Panama City offers a wealth of attractions for visitors to explore. Here’s how to reach some of the most popular tourist destinations:
HOW TO GET TO CASCO VIEJO (OLD TOWN)
The historic district of Casco Viejo is a must-visit. It’s easily accessible by metro. Take Line 1 (Red) to Estación 5 de Mayo and then it’s just ten minutes by foot.
Casco Viejo is a beautiful place to spend half a day: the narrow streets are best explored by foot at a leisurely pace. We really recommend a free walking tour to help orient yourself and understand the city and its history a little better. Then you can dive into any of the museums that interest you (note: most are closed on Mondays)
HOW TO GET TO MIRAFLORES LOCKS VISITOR CENTRE
The cheapest way to get to the Miraflores Locks Visitor Centre is to hop on bus C810 from Albrook Bus Terminal. This is the largest bus terminal in Central America – it’s confusing and chaotic (especially if you’re trying to fight through on the Friday before a national holiday!). The C810 leaves from between the bus terminal and the mall. The sign on the bus will say ‘Miraflores’.
If you’ve got cash to splash, the easiest and least stressful way to get to Miraflores Locks Visitor Centre is to take a taxi or use a tour service that provides transportation to and from the canal.
HOW TO GET TO THE AMADOR CAUSEWAY
This scenic area is best reached by taxi or car. You can also rent bicycles and ride along the causeway while enjoying views of the Panama City skyline and the Pacific Ocean. We were warned by police against walking here due to high crime rates against foreigners, but cycling should be okay. Always exercise caution and be aware of your surroundings.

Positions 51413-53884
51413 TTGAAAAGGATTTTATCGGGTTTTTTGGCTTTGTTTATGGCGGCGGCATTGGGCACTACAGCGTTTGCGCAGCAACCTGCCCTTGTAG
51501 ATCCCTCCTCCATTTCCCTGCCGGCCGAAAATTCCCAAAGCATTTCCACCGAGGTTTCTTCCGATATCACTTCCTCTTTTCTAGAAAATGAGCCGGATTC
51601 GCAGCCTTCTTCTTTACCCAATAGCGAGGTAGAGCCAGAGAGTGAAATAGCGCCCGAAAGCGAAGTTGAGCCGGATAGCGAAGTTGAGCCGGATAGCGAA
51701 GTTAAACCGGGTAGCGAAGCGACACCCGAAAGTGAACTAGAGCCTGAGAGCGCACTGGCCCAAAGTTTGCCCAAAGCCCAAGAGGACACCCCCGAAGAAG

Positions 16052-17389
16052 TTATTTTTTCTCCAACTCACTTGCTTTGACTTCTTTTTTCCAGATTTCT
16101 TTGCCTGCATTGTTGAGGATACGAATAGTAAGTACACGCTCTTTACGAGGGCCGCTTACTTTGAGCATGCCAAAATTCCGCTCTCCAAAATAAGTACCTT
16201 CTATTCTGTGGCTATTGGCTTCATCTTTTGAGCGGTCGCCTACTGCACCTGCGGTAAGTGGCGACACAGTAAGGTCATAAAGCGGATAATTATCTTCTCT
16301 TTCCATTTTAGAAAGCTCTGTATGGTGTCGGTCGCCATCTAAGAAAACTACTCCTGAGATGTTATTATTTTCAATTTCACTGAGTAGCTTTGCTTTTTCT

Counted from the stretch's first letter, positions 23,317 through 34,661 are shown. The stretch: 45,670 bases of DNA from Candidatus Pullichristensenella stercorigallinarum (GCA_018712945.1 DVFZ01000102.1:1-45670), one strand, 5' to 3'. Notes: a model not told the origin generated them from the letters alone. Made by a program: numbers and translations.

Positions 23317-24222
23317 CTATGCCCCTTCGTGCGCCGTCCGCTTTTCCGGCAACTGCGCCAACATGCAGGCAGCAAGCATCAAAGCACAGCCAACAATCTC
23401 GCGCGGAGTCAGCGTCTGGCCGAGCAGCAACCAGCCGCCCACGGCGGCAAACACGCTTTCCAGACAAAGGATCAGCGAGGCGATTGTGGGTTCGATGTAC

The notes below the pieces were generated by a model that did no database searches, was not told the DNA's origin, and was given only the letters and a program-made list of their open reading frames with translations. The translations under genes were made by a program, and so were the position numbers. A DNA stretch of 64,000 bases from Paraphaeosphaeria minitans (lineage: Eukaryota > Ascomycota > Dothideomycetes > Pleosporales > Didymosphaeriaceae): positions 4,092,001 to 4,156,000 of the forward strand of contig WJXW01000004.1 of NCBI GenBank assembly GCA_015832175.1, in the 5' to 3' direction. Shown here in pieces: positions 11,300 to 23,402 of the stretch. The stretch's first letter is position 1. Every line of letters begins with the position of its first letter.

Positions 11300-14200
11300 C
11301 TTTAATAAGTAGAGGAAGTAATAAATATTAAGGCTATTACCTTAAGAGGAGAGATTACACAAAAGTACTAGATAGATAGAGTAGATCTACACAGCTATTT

HOW TO GET TO THE BIOMUSEO
Looking across the ocean from Casco Viejo, you may see a modern, colourful building in the distance. That’s the Biomuseo! The Biomuseo is a fascinating museum dedicated to Panama’s biodiversity and natural history. You can get here by bicycle or take bus C850 from Albrook Bus Terminal. The Biomuseo can also be reached by taxi.
IS PANAMA CITY SAFE?
Panama City, like any major city, has its share of safety concerns. However, it’s generally considered safe for tourists, especially by Central American standards! The banking district and old town are well policed, at least during the day, and most crimes are the low-key and opportunistic type you’ll encounter in any major city.
As usual, stay aware of your surroundings and be cautious with your valuables. If you’re getting in a taxi, always check they’re licensed, and if you’re waiting for an Uber, always check the details match those in the app.
FINAL ADVICE FOR GETTING AROUND PANAMA CITY
Carry a light jumper or jacket: Panama is tropical-hot but they love their A/C. If you’re on the Metro, in a taxi, or in and out of shops/hotels you’ll soon start to feel the chill.
Avoid traffic: Cars definitely dominate in Panama City. Be prepared for traffic congestion, especially during rush hours. Your bus can and will be late. Plan your outings accordingly to avoid being stuck in traffic.
Maps: Download an offline map or use a GPS app to help you navigate the city. Online maps can also provide real-time information about traffic and public transportation schedules.